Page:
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Ning Hui

Lonely and Far From Home, China’s Migrant Workers Turn to ‘Temporary Marriages’ to Survive

A Chinese couple prepares to travel during Spring Festival holiday. (via iStock photo)

According to the latest figures from China’s National Bureau of Statistics, about 80% of the country’s more than 250 million migrant workers are between the ages of 21 and 50. More than 73% of them are married, but most live far away from their partners. Yet not many asked themselves beforehand how they would deal with the lack of companionship while the arrangement persisted.

Liu Li, a member of China’s National People’s Congress (NPC) from Anhui province, gave an answer during a recent press conference: “Due to long separations, many of those in the current wave of migrant workers have started ‘temporary marriages.’ It may surprise many to hear it, but it is very common among the group I belong to.” Rep. Liu made news in early 2012 after being the first migrant worker from Anhui selected for the NPC; she previously worked as a foot-washer.

Reactions to the “temporary marriage” phenomenon in Chinese social media have been widespread, with a search for “temporary marriage” yielding over 145,000 results on Sina Weibo, China’s pre-eminent micro-blogging platform. The results might surprise observers used to frequent online expressions of moral outrage toward sexual scandals; of those opinions sampled, many micro-bloggers claimed to feel sorry for the workers. User @媒体人张辉 wrote: “I once witnessed this. Sexual anguish, a flood of loneliness, and hatred toward factory or construction life make temporary marriage a natural result. This society is abnormal; therefore we can’t demand that social elements be ‘normal.’”

Liu Li’s statement also triggered national media response. Beijing Youth Daily commented that “when faced with lust, it’s reasonable that migrant workers would form temporary marriages to solve the problem. Despite the moral condemnation and the risk of destroying families, this after all is safer and healthier than illegal behavior like seeing prostitutes. Moreover, by sharing the cost of renting and cooking, ‘temporary marriages’ can be more economic.” In contrast, a post on Lexun.com, a popular mobile network website, warned, “If we let such loose sexual partnerships go wild, the real victims will be female migrant workers who are in a more vulnerable position.”

In Xiamen, Fujian Province, the Strait News interviewed the migrant worker community. The News described a man called Mr. Zhou (alias), who in many neighbors’ eyes had a typical temporary marriage life. Last summer, he had visitors staying over, a women and a girl, who he told others were his wife and daughter from his home village. He behaved as a “model husband” to his family, helping to cook and coming home on time after work. But one week after the visitors left, another woman appeared in the apartment and stayed with him. It turned out that Zhou had carried on his relationship with the first woman for a long time, but she would “disappear” whenever his family visited, traveling back her own family during holidays.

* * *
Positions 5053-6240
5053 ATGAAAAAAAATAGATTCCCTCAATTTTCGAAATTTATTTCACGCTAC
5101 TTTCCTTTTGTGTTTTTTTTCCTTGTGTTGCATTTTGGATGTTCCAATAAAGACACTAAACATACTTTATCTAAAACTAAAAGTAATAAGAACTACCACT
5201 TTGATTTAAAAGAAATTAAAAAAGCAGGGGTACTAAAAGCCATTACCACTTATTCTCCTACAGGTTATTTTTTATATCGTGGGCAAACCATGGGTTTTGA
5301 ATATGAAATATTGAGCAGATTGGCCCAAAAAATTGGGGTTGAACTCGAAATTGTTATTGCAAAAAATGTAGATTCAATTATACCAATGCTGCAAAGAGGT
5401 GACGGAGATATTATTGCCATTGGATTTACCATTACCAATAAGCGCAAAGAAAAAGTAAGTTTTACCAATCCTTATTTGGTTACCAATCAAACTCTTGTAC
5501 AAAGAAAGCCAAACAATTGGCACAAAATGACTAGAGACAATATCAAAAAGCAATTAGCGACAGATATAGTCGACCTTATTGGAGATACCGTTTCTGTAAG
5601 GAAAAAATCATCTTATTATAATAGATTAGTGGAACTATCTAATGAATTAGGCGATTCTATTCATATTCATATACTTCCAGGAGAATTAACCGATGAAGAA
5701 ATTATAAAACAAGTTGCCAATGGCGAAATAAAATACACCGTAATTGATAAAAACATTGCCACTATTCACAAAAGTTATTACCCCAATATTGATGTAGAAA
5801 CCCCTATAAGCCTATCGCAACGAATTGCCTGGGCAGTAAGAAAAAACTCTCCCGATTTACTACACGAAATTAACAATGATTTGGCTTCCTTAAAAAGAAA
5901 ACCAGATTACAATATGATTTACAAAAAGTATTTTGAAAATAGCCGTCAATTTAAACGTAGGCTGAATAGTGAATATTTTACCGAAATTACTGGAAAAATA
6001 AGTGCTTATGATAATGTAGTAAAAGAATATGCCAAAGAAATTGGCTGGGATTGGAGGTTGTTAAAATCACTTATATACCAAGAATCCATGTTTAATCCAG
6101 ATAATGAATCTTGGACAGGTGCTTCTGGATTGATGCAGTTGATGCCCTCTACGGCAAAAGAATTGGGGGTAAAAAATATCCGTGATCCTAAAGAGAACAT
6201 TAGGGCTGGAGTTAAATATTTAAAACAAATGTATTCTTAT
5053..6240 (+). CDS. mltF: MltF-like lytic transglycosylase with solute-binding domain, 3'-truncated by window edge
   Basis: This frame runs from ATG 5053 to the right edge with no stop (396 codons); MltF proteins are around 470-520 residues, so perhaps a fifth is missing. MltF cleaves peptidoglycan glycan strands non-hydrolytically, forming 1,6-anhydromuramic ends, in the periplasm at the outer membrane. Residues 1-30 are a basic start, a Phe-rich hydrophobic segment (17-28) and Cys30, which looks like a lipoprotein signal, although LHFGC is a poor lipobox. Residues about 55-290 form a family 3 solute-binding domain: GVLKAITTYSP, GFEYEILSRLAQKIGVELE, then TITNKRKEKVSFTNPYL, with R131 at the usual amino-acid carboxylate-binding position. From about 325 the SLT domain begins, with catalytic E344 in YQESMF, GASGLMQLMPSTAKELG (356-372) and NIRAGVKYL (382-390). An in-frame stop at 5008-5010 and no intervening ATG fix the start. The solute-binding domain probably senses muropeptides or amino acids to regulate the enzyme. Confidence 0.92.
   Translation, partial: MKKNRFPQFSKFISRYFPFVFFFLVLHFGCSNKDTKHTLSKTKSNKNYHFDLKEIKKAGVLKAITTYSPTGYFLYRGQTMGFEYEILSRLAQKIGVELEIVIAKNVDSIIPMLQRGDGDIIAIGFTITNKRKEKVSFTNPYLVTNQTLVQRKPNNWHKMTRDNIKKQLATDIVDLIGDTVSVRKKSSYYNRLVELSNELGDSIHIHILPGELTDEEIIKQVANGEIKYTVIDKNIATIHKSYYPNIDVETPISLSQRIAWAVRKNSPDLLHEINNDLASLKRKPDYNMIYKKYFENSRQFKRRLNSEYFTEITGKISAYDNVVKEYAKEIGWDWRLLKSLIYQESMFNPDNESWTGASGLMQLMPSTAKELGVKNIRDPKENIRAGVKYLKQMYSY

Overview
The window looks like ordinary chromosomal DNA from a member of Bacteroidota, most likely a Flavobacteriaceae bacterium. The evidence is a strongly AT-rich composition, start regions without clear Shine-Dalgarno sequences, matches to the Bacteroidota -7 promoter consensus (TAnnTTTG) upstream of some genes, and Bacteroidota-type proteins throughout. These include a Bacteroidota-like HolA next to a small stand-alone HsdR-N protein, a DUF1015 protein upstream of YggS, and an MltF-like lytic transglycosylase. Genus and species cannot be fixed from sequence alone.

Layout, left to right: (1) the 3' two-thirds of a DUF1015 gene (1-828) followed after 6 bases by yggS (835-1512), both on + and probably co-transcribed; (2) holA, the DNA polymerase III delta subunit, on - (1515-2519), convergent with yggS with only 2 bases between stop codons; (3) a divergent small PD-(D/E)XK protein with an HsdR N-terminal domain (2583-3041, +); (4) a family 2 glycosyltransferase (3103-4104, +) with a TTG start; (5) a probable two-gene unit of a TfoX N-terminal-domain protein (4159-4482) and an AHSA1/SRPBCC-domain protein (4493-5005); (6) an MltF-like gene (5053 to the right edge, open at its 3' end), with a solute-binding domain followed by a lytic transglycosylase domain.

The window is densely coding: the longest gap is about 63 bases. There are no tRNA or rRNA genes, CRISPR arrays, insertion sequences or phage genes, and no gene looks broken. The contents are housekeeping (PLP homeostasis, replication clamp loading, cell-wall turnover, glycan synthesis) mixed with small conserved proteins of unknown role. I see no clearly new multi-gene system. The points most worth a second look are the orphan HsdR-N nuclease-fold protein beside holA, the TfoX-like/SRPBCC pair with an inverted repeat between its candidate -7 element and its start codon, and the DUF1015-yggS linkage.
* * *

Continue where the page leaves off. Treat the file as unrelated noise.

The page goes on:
The phenomenon is not limited to urban factory areas. While many men find themselves alone in cities, their wives are left behind with children and farm work. In a book by Wu Zhiping called A Survey of the Lives of Chinese Rural Women, Wu relates the story of Mei, who while in her 40s lived with another man in her village. Mei’s husband had worked in the city for many years and only came home for spring festivals. “Our marriage life over 24 years has been less than some other couples [experience] in one year. At home, farm work that requires strong labor is difficult for women. I’d be crazy already if there was no helper. I really have no other way,” Mei said.

The story from Wu’s book says that Mei has no friends in her village, and her actions are seen as shameful.

Yet if blame is to be assigned, it is unclear who should accept it. Beijing Times’ report emphasizes factories and companies: “Providing basic living supports for migrant worker-couples [to avoid separation] should not rely on government and society’s ‘kind reminders’ but rather companies’ conscience and social responsibility.” An article in People’s Daily listed more fundamental reasons: “The temporary marriage phenomenon is caused by half-cooked urbanization, hampered population mobility … and an [unequal] urban-rural structure. In the long term, the ultimate solution is to improve migrant workers’ distressed living conditions via institutional reform and systemic improvement.”

As usual, People’s Daily did not actually opine on what “reform” and “improvement” might look like. As authorities try to find answers, social media has kept up its defense of the individual workers involved. @寂寞枫叶正红 wrote, “Temporary marriages among migrant workers are not shameful. Shame on the government who takes advantage of the people.” @不苦的烟 asked, “How on earth can the existence of ‘temporary marriage’ be solved? How many years will it take before housing can be provided so that husband and wife can [leave their villages] and work at the same time? How many families will be broken while we are searching for a solution? Is it so bad that they first find a ‘temporary’ solution?”

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Ning Hui

Ning Hui, or Lulu, is a media enthusiast who has worked in development and currently enjoys exploring China's emerging civil society. She is close to Beijing's contemporary art scene. She holds a BA in politics from Dalian Maritime University and a MA in Journalism from the Chinese University of Hong Kong. She is based in Beijing.
  • Pat

    Very interesting development. Thanks for bringing it up!

  • Sumantra Maitra

    Quite similar to Middle East. Common there too…